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Chapter 24 : Glycosylation of Secondary Metabolites To Produce Novel Compounds

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Abstract:

This chapter talks about cloning and characterizing genes involved in sugar biosynthesis and attachment. It provides an overview of the methods which are available to create novel glycosylated compounds. In many cases, genes encoding these enzymes are located in the biosynthetic gene clusters, but they are usually not clustered into one transcription unit, nor are they necessarily present in an uninterrupted linear array. The chapter provides another overview of the gene clusters cloned in the lab and discusses the functions of recently discovered genes and enzymes involved in sugar biosynthesis or attachment. The attachment of NDP-L-amicetose to O-21 is probably catalyzed by PlaA6, which resembles many natural-product glycosyltransferases (GTs). The growing importance of natural-product sugar moieties has motivated scientists to develop methods for natural-product glycosylation. The in vitro approach of glycorandomization is based on two steps. A GT catalyzes the NDP-dependent deglycosylation and coupled formation of an NDP-sugar. Different strategies have been employed to create compound libraries with nonnatural glycosylation patterns. Novel compounds have been generated by the deletion of genes of the aglycone structure and/or the expression of genes involved in modifying the aglycone structure. The introduction of whole deoxysugar biosynthetic pathways into one strain, followed by the generation of novel compounds, has been very successfully performed by Méndez et al. The most important tools for drug design in glycol biosynthesis are GTs. The first successful results in the engineering of natural-product GTs were obtained with UrdGT1b and UrdGT1c, both involved in urdamycin biosynthesis.

Citation: Bechthold A, Probst K. 2010. Glycosylation of Secondary Metabolites To Produce Novel Compounds, p 347-363. In Baltz R, Demain A, Davies J, Bull A, Junker B, Katz L, Lynd L, Masurekar P, Reeves C, Zhao H (ed), Manual of Industrial Microbiology and Biotechnology, Third Edition. ASM Press, Washington, DC. doi: 10.1128/9781555816827.ch24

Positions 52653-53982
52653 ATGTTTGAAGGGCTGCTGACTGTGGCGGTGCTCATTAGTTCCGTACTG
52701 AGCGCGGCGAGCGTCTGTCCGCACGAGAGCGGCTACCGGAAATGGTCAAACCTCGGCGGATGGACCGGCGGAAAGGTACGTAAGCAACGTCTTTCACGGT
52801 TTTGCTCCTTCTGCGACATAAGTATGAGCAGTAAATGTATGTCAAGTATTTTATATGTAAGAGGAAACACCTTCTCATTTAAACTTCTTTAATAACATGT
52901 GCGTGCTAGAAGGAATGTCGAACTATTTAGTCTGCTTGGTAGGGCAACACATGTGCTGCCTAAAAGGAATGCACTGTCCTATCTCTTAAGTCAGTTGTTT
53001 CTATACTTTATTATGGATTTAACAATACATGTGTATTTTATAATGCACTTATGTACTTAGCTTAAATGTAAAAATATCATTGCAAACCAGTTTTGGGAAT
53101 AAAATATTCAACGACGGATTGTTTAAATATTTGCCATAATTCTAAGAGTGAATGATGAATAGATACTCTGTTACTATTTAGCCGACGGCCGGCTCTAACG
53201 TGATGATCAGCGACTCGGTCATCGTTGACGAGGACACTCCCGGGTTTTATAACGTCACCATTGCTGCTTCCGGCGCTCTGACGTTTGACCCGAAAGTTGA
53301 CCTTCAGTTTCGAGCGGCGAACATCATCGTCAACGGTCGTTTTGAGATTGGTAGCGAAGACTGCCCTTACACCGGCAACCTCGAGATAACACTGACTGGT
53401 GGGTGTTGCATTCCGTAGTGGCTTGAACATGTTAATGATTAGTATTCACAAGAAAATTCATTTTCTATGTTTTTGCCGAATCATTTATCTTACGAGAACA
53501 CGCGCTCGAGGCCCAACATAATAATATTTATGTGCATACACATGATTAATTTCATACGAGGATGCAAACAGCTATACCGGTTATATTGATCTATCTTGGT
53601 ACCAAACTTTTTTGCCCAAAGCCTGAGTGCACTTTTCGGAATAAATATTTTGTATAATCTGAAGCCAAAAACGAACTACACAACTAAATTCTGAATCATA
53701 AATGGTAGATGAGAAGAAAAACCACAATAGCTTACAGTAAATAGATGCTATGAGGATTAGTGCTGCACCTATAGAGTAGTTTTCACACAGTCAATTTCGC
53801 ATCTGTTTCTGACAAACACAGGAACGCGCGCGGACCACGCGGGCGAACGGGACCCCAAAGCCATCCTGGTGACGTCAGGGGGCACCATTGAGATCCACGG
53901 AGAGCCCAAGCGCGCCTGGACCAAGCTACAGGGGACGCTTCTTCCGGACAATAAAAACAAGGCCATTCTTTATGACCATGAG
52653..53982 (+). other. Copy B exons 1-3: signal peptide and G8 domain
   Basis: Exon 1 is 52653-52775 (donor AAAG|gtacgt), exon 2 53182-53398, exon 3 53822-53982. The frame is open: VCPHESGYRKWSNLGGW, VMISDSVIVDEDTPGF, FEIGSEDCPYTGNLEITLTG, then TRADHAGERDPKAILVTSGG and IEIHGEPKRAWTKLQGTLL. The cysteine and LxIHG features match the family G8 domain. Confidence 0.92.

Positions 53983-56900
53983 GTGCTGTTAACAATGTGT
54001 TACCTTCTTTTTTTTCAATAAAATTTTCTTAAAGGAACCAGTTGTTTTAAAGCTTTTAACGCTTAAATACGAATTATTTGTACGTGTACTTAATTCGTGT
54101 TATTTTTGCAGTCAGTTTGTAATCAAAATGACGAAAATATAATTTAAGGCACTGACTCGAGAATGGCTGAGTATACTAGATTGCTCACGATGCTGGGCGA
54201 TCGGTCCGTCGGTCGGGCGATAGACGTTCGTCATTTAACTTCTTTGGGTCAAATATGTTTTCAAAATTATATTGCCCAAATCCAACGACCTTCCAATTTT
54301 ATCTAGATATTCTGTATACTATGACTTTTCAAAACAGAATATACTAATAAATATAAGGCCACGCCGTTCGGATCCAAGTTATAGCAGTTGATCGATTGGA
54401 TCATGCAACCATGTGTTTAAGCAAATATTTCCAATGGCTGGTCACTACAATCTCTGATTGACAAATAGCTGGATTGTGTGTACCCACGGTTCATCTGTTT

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Figures

Image of FIGURE 1
FIGURE 1

Structures of avilamycin A and evernimicin.

Citation: Bechthold A, Probst K. 2010. Glycosylation of Secondary Metabolites To Produce Novel Compounds, p 347-363. In Baltz R, Demain A, Davies J, Bull A, Junker B, Katz L, Lynd L, Masurekar P, Reeves C, Zhao H (ed), Manual of Industrial Microbiology and Biotechnology, Third Edition. ASM Press, Washington, DC. doi: 10.1128/9781555816827.ch24
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Image of FIGURE 2
FIGURE 2

Methylation sites of the avilamycin resistance proteins AviRa and AviRb in the peptidyltransferase center.

Citation: Bechthold A, Probst K. 2010. Glycosylation of Secondary Metabolites To Produce Novel Compounds, p 347-363. In Baltz R, Demain A, Davies J, Bull A, Junker B, Katz L, Lynd L, Masurekar P, Reeves C, Zhao H (ed), Manual of Industrial Microbiology and Biotechnology, Third Edition. ASM Press, Washington, DC. doi: 10.1128/9781555816827.ch24
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Image of FIGURE 3
FIGURE 3

Structure of saccharomicin A.